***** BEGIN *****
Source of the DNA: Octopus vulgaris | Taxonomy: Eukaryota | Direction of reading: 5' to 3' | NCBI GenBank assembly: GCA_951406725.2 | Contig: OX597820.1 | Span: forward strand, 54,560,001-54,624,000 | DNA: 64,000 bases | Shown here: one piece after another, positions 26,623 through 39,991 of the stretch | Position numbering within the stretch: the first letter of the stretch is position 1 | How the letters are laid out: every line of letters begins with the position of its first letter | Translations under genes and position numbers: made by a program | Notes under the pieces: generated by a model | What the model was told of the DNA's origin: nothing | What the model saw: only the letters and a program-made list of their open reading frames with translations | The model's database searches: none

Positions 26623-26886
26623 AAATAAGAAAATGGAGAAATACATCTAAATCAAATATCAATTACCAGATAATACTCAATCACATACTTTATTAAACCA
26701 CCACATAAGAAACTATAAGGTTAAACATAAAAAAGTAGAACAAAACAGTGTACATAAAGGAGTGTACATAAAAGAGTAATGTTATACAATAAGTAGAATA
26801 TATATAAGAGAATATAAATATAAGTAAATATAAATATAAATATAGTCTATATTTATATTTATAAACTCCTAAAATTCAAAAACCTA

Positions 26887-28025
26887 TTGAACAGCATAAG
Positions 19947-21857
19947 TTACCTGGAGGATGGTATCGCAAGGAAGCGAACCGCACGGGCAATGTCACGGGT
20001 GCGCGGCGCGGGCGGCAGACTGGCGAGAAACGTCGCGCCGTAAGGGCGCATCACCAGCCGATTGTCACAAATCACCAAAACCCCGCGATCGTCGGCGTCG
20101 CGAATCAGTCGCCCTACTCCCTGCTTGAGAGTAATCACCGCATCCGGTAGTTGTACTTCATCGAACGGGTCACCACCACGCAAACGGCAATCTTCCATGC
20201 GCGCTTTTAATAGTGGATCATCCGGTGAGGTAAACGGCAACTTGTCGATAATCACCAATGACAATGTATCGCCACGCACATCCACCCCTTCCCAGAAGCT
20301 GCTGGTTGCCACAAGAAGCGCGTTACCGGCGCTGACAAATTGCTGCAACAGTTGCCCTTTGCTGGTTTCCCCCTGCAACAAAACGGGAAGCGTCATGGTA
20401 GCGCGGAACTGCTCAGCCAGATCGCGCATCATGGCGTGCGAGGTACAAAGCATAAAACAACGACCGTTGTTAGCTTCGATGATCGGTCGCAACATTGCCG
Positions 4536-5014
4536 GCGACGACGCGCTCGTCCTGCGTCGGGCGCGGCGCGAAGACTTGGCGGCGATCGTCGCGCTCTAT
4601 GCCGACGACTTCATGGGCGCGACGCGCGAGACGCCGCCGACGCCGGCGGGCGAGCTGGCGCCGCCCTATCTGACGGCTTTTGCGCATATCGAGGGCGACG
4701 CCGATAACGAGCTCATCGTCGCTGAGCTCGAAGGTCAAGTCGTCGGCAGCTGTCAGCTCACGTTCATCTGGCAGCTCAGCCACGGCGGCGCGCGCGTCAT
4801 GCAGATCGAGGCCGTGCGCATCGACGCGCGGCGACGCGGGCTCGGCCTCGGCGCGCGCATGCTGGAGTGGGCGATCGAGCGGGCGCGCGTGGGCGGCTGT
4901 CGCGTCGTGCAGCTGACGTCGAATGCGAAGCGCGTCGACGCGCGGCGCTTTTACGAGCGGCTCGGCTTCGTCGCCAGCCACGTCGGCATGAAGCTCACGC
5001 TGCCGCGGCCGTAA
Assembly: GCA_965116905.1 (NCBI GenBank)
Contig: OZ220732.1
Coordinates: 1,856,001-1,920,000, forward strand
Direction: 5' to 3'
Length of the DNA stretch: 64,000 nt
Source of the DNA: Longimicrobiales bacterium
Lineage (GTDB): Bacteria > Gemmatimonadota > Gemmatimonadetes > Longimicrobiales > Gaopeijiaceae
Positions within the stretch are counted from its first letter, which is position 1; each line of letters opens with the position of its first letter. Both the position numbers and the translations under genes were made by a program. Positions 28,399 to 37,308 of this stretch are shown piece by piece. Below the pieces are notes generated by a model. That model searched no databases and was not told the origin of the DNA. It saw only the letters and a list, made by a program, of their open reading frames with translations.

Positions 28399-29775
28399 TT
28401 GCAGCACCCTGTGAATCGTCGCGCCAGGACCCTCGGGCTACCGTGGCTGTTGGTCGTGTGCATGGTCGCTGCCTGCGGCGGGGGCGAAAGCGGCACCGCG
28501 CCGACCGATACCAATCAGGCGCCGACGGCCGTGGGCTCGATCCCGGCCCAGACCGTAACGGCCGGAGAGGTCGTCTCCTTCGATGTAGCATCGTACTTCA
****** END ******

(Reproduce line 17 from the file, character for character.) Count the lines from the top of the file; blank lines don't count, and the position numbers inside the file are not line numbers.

4601 GCCGACGACTTCATGGGCGCGACGCGCGAGACGCCGCCGACGCCGGCGGGCGAGCTGGCGCCGCCCTATCTGACGGCTTTTGCGCATATCGAGGGCGACG